Create an Early Childhood book library

Do you have a community library outside your Early Childhood setting? Why not rescue an unwanted cupboard, Rabbit hutch, filing cabinet or bedside cabinet etc and fill with books, to gift away, lend or donate to your local community and the families who attend your setting. What a great way to promote love of books and create something that’s budget friendly too. At The Curiosity Approach® we are a modern day pedagogy for modern day times.Promoting Sustainability and eco literacy to recycle, up cycle. Understanding the importance of looking after our planet and empowering children and adults to be stewards of this fragile world.

At The Curiosity Approach® we look to be creators not consumers and see the beauty in unwanted items. To salvage unwanted items and create powerful rich play spaces for children and families.  By fostering a love for books in the early years, we are nurturing a curiosity for learning that will stay with children throughout their lives. Research has shown that children who are exposed to books and reading from a young age tend to perform better academically, develop stronger language skills, and exhibit greater creativity and critical thinking abilities. Another reason we encourage Early Years settings to offer a community book library, is that this will promote a sense of belonging and community, families feel the benefit of this addition to your setting and with the unfortunate closure of many public libraries across the country, this may be an ideal way for children to have different stories at home or for their bedtime routine . Finally, we believe they can create spaces where children, families, and educators can come together to share stories, explore new worlds, and bond over the joy of reading. These libraries not only enrich the learning environment but also strengthen the relationships within families and the community. Parent partnership is being promoted. 

In the spirit of the Curiosity Approach®, community book libraries encourage children to take the lead in their learning journey. They empower children to choose books that pique their interest, follow their own unique paths of exploration, and engage with stories in ways that resonate with them personally. By honouring children's natural curiosity and imagination, these libraries become vibrant hubs of discovery and growth.

Here are some ideas to create a book library for your Early Childhood setting 

An unwanted cupboard, filled with books. The drawers have been used to grow spring potted plants and the top displays a selection of natural and authentic resources. If you’re worried about books becoming damp, secure a small piece of shed roofing on the top to make it weatherproof.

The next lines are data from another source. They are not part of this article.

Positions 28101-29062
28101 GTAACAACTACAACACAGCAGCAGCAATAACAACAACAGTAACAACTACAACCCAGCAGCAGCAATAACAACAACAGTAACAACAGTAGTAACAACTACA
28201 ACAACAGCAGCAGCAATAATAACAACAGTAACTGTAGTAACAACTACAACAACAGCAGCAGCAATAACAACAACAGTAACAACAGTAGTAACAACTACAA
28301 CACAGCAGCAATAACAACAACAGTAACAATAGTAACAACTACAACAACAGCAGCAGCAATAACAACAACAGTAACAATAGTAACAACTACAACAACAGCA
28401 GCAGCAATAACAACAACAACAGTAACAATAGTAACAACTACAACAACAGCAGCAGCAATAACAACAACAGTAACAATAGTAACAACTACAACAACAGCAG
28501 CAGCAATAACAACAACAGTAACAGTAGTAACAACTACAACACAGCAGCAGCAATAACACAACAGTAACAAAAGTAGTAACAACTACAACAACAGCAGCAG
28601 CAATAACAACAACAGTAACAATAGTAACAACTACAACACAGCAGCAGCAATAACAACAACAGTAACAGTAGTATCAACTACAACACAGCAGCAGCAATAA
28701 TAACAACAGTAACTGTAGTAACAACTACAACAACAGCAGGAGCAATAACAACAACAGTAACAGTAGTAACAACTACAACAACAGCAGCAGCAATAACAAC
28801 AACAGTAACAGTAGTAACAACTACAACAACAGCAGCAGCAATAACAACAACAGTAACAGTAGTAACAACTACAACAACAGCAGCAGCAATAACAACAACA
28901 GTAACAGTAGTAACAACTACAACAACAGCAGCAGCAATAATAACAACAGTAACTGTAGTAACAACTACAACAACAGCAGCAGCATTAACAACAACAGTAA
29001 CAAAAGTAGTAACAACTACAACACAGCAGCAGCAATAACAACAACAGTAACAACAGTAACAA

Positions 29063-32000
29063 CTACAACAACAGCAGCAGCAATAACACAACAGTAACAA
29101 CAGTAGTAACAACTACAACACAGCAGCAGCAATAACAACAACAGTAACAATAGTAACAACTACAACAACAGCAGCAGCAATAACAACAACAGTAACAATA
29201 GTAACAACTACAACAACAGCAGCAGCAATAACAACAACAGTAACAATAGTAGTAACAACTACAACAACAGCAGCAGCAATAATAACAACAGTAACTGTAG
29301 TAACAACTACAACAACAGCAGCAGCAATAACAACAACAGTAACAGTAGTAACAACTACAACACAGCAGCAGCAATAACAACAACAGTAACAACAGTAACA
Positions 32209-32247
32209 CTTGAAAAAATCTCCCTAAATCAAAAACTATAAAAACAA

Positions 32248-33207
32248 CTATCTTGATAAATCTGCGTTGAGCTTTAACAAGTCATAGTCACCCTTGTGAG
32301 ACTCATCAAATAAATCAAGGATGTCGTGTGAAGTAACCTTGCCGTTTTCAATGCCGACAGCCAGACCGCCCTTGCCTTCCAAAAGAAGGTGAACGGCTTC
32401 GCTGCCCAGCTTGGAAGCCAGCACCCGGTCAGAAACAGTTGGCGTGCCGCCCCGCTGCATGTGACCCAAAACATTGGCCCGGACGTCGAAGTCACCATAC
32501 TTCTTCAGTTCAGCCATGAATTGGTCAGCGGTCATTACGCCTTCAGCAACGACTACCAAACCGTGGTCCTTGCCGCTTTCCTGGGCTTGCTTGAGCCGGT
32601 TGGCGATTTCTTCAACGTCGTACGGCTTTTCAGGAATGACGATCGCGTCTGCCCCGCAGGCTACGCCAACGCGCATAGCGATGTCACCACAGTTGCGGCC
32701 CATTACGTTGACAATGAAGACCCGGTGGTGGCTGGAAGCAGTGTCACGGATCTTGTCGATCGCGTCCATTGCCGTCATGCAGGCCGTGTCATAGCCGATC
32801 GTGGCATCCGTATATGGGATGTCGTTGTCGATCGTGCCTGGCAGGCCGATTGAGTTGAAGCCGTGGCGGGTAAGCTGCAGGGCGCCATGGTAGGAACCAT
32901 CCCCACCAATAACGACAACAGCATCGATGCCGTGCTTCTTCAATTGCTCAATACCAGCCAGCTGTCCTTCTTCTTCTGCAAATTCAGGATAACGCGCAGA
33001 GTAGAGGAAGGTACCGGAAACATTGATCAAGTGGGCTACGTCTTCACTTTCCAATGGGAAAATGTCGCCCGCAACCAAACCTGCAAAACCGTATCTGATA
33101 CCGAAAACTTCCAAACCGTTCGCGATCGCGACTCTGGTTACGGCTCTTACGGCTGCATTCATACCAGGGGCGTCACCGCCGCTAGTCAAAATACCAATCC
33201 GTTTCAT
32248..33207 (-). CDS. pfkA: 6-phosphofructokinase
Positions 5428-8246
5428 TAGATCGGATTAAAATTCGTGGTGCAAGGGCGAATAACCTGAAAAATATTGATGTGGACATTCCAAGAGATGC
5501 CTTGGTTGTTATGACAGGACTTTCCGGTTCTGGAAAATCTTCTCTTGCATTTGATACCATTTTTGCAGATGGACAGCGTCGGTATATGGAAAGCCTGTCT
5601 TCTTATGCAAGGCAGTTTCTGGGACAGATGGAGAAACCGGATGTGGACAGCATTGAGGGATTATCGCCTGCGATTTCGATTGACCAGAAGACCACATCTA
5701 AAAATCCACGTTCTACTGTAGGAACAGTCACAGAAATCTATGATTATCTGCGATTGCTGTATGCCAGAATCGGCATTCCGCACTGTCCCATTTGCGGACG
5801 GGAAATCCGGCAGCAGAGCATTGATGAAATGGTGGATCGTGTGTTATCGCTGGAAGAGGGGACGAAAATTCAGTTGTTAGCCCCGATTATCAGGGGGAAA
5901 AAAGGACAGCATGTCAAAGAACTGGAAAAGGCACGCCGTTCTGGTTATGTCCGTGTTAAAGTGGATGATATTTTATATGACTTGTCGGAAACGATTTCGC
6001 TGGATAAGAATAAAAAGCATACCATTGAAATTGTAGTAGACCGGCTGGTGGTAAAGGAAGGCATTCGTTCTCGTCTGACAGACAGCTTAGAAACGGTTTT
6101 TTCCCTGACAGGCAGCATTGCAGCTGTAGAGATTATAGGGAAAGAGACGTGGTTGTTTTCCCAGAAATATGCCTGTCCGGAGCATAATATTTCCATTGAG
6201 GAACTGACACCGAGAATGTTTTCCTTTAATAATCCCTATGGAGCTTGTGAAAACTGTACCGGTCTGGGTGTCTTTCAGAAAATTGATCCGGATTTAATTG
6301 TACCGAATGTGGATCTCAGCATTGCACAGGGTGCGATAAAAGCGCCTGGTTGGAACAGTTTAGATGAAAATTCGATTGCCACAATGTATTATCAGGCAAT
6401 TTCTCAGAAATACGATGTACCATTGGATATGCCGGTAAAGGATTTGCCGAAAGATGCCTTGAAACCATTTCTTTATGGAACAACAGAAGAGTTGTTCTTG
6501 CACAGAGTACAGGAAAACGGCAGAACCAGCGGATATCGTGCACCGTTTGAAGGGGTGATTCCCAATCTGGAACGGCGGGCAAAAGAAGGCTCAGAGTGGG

Jack in The Box Nursery have used a rescued rabbit hutch. Once again to ensure books don’t become spoilt in damp inclement weather, you may need to provide a waterproof cover. Or situate under a covered area. 

Little Sparkles Childminding have used some wooden crates. This is a great idea that can be transported and moved with ease. At The Curiosity Approach® we look to create powerful rich play spaces, to understand the importance of transforming all areas within Early Childhood provision. To recognise the importance of promoting Early Literacy and love of books within our settings. Books are not confined to the book corner or book box. This idea is simple and effeClive and will allow parents and children to select a box on arrival and departure at the Childminding setting. 

 Ask parents and carer if anyone has an old vintage suitcase. This makes another easily transportable book library. It can be situated outside on dry days. 

Stepping Stones have rescued and reused an unwanted filing cabinet. This can be locked at the end of the day and wheeled into place.

worried about books getting ruined? Book Libraries can be in your entrance way or foyer.

Finally Alphabet House Day Nursery have rescued an old fridge. This is a great way to ensure books stay dry if situated outside. We recommend risk assessment and to dispose of responsibly when no longer needed. 

We recently put a post on our Face Book page and Kate Allen commented, see a screen shot of the impact of her Community Book Library.


We recognise that it may become disheartening if books don’t get returned, however we urge educators to recognise the power of the Community Library, take the pressure off yourselves to keep track of books. The Library should be open for books to be taken, borrowed or replaced. By removing expectations, we may remove any restrictions to its use. At The Curiosity Approach® we keep our book libraries topped up by continually asking the wider community for unwanted books and regular donations. 

The National Literacy Trust has some details here https://nlt.cdn.ngo/media/docu...

We hope you have enjoyed these ideas and thank all our our Curiosity Approach® Academy members and accredited setting for sharing their ideas and inspiration. Want more ideas like these? Did you know we have a Curiosity Approach App that offers a wealth of knowledge, examples and practical hints and tips to improve your Early Childhood provision and practice. See the link here and gain your 7 days FREE. https://curiosityapproach.lpag...

Want to learn more from us? We have a wealth of mini courses and our signature programme which allows all your team to join and work towards their accreditation. See the link here https://the-curiosity-approach...

Copyright protected

Copyright Disclaimer: All content on the Curiosity Approach platform is protected by copyright law. unauthorised use or reproduction of materials is prohibited without written permission. Legal action may be taken against infringers. Please contact us for authorised use. Thank you for respecting our intellectual property rights.